The Korea / Vietnam Memorial
National Education Center
  The History of America at War - Focus: The Korean War  
Watch the video
QuickTime Hi
QuickTime Lo

Windows Media Hi
Windows Media Lo

In September of 1948, during the height of the Cold War, the USSR installed a Communist government in North Korea. That government promoted and supported an insurgency into South Korea in an attempt to bring down the recognized government there and gain Communist jurisdiction over the entire Korean peninsula. Approximately two years later, after the insurgency showed signs of failing, the northern government undertook a direct attack, sending the North Korea People's Army south across the 38th parallel before daylight on Sunday, June 25, 1950. The invasion marked the beginning of a civil war between peoples of a divided country. In a larger sense, the cold war between the United States and the USSR had erupted in open hostilities.

By the time General MacArthur received word to commit ground units, the North Korean force had already taken Seole and crossed the Han River. General MacArthur knew that the deeper the North Koreans drove, the more vulnerable they would become to an amphibious envelopment. A force landing at Inch'on would have to move inland only a short distance to cut North Korean supply routes. The X Corps swept into Inch'on on September 15 against light resistance and steadily pushed inland over the next two weeks. MacArthur returned the capital city to President Rhee on September 29. Meanwhile, about 30,000 North Korean troops escaped above the 38th parallel through the eastern mountains.

President Truman, to this point, frequently had described the American-led effort in Korea as a "police action.” Determined to halt the aggression, he was equally determined to limit hostilities to the peninsula and to avoid taking steps that would prompt Soviet or Chinese participation. In re-establishing the old border, the UNC had met the U.N. call for assistance in repelling the attack on South Korea prior to the invasion from the north." A halt, furthermore, would be consistent with the U.S. policy of containment.

There was, on the other hand, substantial military reason to carry the war into North Korea. Failure to destroy the 30,000 North Korean troops who had escaped above the parallel and an estimated 30,000 more in northern training camps, could leave South Korea in little better position than before the start of hostilities. Complete military victory was within easy grasp. This would also achieve the U.S. and U.N. objective of reunifying Korea. Ten days later, the U.N. General Assembly voted for the restoration of peace and security throughout Korea, thereby giving tacit approval to the UNC's entry into North Korea.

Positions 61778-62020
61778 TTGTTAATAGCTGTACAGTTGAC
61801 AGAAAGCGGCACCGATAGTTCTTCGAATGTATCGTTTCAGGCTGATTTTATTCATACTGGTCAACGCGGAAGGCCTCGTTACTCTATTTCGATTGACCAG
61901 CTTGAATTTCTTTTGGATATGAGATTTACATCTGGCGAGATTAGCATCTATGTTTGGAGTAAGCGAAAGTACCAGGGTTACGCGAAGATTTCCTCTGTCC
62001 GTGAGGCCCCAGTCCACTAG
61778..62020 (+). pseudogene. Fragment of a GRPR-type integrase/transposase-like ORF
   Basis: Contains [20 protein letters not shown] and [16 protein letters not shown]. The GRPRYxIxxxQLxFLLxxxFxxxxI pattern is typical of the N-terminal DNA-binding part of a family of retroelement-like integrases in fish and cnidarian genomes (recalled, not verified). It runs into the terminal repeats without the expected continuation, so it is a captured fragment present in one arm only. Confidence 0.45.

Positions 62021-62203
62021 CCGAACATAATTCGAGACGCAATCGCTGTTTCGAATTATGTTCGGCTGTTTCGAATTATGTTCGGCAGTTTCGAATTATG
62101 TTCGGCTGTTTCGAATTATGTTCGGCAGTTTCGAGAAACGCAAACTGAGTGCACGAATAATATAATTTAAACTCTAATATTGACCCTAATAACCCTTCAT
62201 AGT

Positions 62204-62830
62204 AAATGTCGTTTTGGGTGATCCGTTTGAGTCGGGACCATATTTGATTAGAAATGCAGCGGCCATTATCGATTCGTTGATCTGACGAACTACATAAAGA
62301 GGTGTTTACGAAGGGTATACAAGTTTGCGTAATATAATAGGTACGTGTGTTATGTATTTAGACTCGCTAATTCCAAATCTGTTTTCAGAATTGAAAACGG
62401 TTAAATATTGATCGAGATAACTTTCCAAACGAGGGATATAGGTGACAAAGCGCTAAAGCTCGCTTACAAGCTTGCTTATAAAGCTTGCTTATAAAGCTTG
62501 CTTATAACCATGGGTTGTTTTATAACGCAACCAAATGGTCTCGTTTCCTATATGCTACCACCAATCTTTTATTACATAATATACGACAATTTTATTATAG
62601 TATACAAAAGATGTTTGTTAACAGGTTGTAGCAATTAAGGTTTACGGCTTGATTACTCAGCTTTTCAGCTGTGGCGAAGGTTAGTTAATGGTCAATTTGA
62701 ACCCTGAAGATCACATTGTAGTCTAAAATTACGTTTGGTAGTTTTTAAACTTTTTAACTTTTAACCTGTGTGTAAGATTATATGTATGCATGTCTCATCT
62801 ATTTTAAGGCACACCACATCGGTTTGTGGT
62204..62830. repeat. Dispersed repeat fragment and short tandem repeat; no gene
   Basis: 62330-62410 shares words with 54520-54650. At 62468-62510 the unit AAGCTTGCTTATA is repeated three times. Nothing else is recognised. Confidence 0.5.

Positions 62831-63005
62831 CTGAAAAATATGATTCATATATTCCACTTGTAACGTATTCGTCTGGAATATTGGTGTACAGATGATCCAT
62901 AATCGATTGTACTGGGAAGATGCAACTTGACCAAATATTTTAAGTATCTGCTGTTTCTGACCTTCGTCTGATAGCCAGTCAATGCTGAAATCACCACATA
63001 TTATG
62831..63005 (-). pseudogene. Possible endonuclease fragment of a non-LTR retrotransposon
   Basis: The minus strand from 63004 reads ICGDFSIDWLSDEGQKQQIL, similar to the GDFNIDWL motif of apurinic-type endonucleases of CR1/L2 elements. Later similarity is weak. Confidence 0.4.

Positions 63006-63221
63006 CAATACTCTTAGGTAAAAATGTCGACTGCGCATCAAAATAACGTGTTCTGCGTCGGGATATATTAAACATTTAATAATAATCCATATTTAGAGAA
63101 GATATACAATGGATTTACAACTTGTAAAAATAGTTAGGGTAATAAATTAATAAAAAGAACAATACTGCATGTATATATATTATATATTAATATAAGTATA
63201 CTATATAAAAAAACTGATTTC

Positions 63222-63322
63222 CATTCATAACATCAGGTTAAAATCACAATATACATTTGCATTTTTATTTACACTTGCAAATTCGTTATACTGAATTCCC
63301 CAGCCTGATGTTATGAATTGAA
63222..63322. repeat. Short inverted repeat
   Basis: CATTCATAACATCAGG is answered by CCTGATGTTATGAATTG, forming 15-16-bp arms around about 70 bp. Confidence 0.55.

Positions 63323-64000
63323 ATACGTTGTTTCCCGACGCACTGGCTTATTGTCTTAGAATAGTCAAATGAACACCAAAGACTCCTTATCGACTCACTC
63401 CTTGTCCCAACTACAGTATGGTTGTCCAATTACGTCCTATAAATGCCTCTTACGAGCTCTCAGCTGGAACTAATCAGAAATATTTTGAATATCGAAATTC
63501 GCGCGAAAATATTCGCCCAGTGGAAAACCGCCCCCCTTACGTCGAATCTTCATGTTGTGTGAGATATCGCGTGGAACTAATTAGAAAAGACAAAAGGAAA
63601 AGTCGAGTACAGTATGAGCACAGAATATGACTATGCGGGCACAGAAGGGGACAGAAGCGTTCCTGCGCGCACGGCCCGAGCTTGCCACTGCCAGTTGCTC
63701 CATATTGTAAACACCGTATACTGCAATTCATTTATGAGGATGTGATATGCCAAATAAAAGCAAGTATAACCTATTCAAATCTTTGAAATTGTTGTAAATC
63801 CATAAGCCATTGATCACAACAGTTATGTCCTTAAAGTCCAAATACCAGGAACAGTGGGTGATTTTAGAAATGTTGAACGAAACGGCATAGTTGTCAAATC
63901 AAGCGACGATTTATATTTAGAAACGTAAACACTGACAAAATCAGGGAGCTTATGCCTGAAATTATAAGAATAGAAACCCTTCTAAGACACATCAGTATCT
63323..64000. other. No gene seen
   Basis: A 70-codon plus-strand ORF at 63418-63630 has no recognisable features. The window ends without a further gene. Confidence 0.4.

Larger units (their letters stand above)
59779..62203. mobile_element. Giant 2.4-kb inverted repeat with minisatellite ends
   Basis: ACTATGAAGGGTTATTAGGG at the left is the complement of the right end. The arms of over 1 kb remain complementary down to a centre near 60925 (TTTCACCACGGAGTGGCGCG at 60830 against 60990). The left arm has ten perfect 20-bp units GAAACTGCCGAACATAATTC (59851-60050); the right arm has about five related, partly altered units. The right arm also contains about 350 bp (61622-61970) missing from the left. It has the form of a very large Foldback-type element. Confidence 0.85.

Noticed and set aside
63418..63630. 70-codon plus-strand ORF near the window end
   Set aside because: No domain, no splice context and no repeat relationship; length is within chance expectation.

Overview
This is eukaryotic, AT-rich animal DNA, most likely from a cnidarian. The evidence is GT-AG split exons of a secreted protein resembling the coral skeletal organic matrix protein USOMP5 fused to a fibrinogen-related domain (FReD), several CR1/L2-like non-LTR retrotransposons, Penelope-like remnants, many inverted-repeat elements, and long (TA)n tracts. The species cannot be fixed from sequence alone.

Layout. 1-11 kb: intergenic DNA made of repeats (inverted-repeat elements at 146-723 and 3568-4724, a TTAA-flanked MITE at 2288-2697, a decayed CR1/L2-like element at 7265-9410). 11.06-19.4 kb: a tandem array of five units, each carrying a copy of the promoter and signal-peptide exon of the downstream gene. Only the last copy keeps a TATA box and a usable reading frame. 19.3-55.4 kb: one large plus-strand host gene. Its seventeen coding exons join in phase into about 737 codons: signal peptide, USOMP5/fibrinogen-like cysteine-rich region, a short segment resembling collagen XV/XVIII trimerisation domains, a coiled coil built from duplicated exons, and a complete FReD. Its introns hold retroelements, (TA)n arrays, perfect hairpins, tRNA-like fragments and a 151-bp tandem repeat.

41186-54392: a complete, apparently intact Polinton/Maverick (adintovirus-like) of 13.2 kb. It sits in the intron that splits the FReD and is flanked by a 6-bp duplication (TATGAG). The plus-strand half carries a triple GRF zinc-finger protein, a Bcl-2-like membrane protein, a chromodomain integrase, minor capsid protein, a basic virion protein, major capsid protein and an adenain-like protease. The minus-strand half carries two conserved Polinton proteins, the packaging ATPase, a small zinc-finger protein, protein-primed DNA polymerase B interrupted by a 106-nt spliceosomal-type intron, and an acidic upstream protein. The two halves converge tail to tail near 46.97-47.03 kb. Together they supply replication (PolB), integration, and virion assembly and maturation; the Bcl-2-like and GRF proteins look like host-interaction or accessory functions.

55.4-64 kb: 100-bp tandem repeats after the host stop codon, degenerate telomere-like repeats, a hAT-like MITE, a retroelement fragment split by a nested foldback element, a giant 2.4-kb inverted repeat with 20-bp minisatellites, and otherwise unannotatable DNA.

When the Chinese were discovered fighting in the war General Mac Arthur knew that it would change our entire outlook of the war. On the following day he instructed General Walker to make whatever withdrawals were necessary to escape being enveloped by Chinese. By December 15 he was completely out of contact with the Chinese and was back at the 38th parallel.

The main concern in Washington was the possibility that the Chinese entry into Korea was only one part of a USSR move toward global war, a concern great enough to lead President Truman to declare a state of national emergency. Washington officials, in any event, considered Korea no place to become involved in a major war. For all of these reasons, the Joint Chiefs of Staff notified MacArthur that a major build-up of UNC forces was out of the question.

Since the Chinese intervention, the United States and other members of the UNC coalition by that time were willing, as they had not been the past autumn, to accept the clearance of enemy troops from South Korea as a suitable final result of their effort.

The main scene then shifted to Geneva, Switzerland, where the political conference recommended in the armistice agreement convened on April 26. There was a complete impasse from the beginning: the representatives of UNC member nations wanted to reunify Korea through elections supervised by the United Nations; the Communist delegation refused to recognize the U.N.'s authority to deal with the matter.

The war's impact reached far beyond Korea. Despite criticism of the armistice the UNC had upheld the U.N. principle of suppressing armed aggression.

More far reaching was the war's impact on the two Superpowers. The primary result for the western bloc was a decided strengthening of the NATO alliance. Virtually without military power in June 1950, NATO could call on fifty divisions and strong air and naval contingents by 1953 - a build-up directly attributable to the increased threat of general war seen in the outbreak of hostilities in Korea. With further reinforcement in the NATO forecast at the end of the Korean War, USSR armed aggression in western Europe became unlikely.

Outside these direct impacts of the war, the relative positions of west and east also had been affected during the war years by the development of thermonuclear devices. The United States exploded its first such device in 1952, the USSR in August 1953. The exact consequences of all these changes were incalculable. But it was certain that the cold war would continue and that both Superpowers would face new challenges and new responses.